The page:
Recently, Vitale participated in an illustrative debate at Brooklyn College with the Manhattan Institute’s Heather Mac Donald.4 Mac Donald, a proponent of broken-windows policing and an opponent of welfare, provides an excellent example of the ideology of policing that sees police as the best, or even the only, solution to the public’s problems. Loading her argument with heart-breaking stories of crime and violence in impoverished, largely African American communities, as well as stories of community members meeting with police officers to ask for more enforcement to get rid of the young men who hang out in front of their businesses, or to drive away the drug dealers in the lobbies of their apartment buildings, she repeatedly asks Vitale, “What are the police supposed to do” when the community asks for help?
Although Vitale provides examples of alternatives to policing ranging from working with violence disrupters (who intervene in conflicts in an attempt to cut them off before they become deadly, and thus prevent the cycle of violence that costs so many lives) to providing public-housing complexes with doormen to ensure building security, Mac Donald returns to the question. This rhetorical trap—which Vitale, to his credit, largely avoids—seeks to present the police as the only tenable solution to the community’s problems.
Reform will not be enough. To end police violence we must remake policing itself.
It never seems to occur to Mac Donald that she is posing the wrong question. Rather than asking, “What should the police do?” we should instead ask, “Why should the police be involved?” and “How can these problems actually be solved?” The police do not give young men a different place to hang out, or fix the broken locks that let the drug dealer set up shop in an apartment’s lobby; they simply make the young men move and throw the dealer in jail. The economy and support structures remain the same; the “problem” (namely, young, black men) is displaced.
One of the great strengths of both Butler’s and Vitale’s works is a commitment to ending our reliance on policing: Vitale, for example, ends each chapter by considering suggested reforms, outlining the limitations of reform, and then offering alternative strategies to policing and punitive approaches. Vitale is under few illusions about the difficulty of this task, noting that the task of ending policing will require a shift in our governing ideology, from one that sees crime and poverty as a personal failing only to be dealt with through intimidation and punishment to one that invests in communities, empowers them through a massive redistribution of wealth and resources, and does not seek to manage poor and minority communities with violence.
In Chokehold, Butler is as focused on what can be done now as he is on building the movement to come. For the African American men who, in his telling, are most at risk of enduring the violence of the criminal justice system, he offers an entire chapter called “If You Catch a Case: Act Like You Know,” in which he advises black men on how to act if they are stopped or arrested by the police. Butler’s prescriptions here will, I imagine, be considered the most controversial part of the book.
When stopped by a cop, Butler advises, a black man should be totally submissive and acquiescent, stopping short of revealing something incriminating. Do not stand out of the crowd, he cautions. Do not linger with a group of black male friends. Do not wear a hoodie, run fast, wear low pants, or laugh too loudly. All of these actions can be, and have been, cited as reasons for stopping black men. This scrutiny is, in Butler’s words, “the hard stare” of active surveillance: “The law of stop and frisk enforces a conformity about race but also restricts any kind of standing out from the crowd. … The cops don’t only enforce criminal law; they also enforce the politics of respectability.”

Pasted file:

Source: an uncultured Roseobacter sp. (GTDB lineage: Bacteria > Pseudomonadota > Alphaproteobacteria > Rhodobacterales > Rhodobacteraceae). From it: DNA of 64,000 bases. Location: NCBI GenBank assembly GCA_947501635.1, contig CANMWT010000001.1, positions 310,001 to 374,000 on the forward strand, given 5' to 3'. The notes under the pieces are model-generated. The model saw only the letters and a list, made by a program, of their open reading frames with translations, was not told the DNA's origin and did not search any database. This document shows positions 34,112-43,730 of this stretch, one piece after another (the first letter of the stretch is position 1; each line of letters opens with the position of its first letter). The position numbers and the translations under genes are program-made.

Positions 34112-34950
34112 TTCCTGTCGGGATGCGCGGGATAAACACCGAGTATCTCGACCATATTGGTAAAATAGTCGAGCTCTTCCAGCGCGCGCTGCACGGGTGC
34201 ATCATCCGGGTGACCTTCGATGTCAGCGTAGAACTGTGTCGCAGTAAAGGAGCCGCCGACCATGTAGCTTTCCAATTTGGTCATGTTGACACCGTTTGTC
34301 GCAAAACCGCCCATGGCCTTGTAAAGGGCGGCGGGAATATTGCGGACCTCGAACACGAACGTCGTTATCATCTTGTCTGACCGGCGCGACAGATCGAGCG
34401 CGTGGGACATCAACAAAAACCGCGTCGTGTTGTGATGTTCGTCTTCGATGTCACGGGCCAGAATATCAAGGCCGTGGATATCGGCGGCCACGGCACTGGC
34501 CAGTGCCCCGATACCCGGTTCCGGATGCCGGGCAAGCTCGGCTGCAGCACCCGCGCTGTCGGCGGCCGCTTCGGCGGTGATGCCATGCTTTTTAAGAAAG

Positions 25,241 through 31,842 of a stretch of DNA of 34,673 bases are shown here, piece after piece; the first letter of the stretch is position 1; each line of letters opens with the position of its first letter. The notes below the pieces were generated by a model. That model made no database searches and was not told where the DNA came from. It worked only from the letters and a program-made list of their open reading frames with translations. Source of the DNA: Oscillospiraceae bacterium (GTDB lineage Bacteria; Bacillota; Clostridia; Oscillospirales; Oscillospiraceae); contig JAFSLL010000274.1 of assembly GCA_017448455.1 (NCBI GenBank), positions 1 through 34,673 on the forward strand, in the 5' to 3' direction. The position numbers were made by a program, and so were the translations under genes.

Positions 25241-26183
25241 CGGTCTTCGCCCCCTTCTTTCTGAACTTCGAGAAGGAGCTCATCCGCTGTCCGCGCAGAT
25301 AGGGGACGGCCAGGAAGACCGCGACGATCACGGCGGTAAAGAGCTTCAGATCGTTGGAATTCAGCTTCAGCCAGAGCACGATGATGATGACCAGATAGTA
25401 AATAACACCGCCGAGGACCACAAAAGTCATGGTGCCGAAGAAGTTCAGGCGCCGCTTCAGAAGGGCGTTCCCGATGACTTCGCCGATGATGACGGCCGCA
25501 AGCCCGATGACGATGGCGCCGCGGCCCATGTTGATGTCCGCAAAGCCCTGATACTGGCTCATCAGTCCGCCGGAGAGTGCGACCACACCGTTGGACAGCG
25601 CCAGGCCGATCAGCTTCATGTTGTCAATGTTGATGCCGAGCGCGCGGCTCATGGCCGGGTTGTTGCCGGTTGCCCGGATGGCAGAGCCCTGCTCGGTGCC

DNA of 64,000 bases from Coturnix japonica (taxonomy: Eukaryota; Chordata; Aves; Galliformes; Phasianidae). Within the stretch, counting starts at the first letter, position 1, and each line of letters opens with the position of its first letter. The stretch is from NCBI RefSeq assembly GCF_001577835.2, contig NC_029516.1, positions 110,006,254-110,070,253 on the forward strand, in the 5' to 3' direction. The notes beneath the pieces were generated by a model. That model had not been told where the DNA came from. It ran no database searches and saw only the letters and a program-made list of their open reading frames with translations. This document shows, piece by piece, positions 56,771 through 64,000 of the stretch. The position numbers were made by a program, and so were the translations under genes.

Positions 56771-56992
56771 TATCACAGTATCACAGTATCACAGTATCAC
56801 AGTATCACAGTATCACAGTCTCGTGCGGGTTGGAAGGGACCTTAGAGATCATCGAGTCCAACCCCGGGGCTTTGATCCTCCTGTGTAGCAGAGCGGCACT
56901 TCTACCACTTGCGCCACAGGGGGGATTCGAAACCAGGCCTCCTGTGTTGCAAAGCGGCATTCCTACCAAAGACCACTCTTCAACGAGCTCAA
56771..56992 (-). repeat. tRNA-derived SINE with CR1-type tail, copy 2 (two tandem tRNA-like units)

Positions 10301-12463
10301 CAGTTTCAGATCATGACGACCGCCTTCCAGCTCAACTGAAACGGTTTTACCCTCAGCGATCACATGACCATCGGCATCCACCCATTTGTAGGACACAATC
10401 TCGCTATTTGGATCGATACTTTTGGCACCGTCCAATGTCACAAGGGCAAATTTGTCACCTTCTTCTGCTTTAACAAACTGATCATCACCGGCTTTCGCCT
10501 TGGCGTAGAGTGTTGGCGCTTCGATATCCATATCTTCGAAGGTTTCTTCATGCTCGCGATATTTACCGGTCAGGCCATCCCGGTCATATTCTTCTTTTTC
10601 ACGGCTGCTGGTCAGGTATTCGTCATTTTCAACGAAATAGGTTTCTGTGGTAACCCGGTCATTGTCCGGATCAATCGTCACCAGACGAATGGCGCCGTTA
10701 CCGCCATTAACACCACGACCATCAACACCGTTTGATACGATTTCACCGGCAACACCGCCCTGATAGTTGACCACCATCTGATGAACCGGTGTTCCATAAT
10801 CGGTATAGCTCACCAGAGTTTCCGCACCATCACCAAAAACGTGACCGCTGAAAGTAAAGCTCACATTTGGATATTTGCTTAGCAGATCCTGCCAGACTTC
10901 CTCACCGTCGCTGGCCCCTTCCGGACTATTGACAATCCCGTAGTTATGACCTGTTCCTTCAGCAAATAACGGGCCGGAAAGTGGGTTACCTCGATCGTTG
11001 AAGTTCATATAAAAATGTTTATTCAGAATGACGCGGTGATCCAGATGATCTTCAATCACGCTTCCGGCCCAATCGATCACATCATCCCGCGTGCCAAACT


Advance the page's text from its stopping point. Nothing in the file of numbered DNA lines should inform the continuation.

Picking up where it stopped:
Butler’s aim here is not to endorse these practices but rather to make the reader aware of what he calls the “horror story” inherent in the policing of black men. The author’s personal history becomes especially salient at this point, as he makes it painstakingly clear how the outcome of his own arrest did not depend on his innocence but instead on his background as an Ivy League–educated prosecutor who was able to hire the best attorney in the city. This can lead to what sometimes comes across as a callous pragmatism (he suggests, for instance, that Kalief Browder would be alive if he had taken a guilty plea), but the impact of his argument is clear. Truth and justice are not the main concerns of our criminal justice system.
Reading these works together, it is difficult not to recoil at the violence embedded in policing, and those of us who have been lucky enough to avoid it should approach both books aware that it is luck (and not personal virtue or fealty to the law) that has allowed us to escape that violence. Considering the scope of its polemical argument and attention to detail, The End of Policing is impressively brief; it is is exactly the sort of introduction to the problem of policing that we have needed. Butler’s more directed focus and personal touch provides an important perspective, and while his arguments can often feel unevenly developed, Chokehold offers powerful and disturbing insight into what it is like to live with the constant threat of police violence.
Both works, however, make it clear that there is much left to be done and said. Despite the gains of the Movement for Black Lives and the election of sympathetic district attorneys, like Philadelphia’s Larry Krasner, the violence of mass incarceration and policing will be with us for some time to come. It is imperative that we understand the scope of what needs to be confronted. Another world is possible, and works like these help us see the way.
This article was commissioned by Caitlin Zaloom.
- Egon Bittner, “Florence Nightingale in Pursuit of Willie Sutton: A Theory of the Police,” in The Potential for Reform of Criminal Justice (SAGE, 1974), p. 23. ↩
- Butler writes that “the Chokehold is at the intersection of blackness and maleness, and it is about the social and legal response to that specific identity. This response is mainly horrific, but the violence of the law is not limited to black men. African American women aren’t doing any better overall, but criminal justice is not the primary instrument of their subordination.” Unfortunately, he doesn’t go much further in explaining either why the choke hold should refer solely to African American men nor what the primary instrument of the subordination of African American women is. Readers interested in the intersection of the criminal justice system and African American women should look to Andrea Ritchie’s Invisible No More. ↩
- See Loïc Wacquant, Prisons of Poverty (University of Minnesota Press, 2009) and Punishing the Poor (Duke University Press, 2009). ↩
- A recording of the debate was streamed as an episode of Daniel Denvir’s excellent podcast, The Dig. Denvir interviewed Vitale on an earlier episode of the podcast. ↩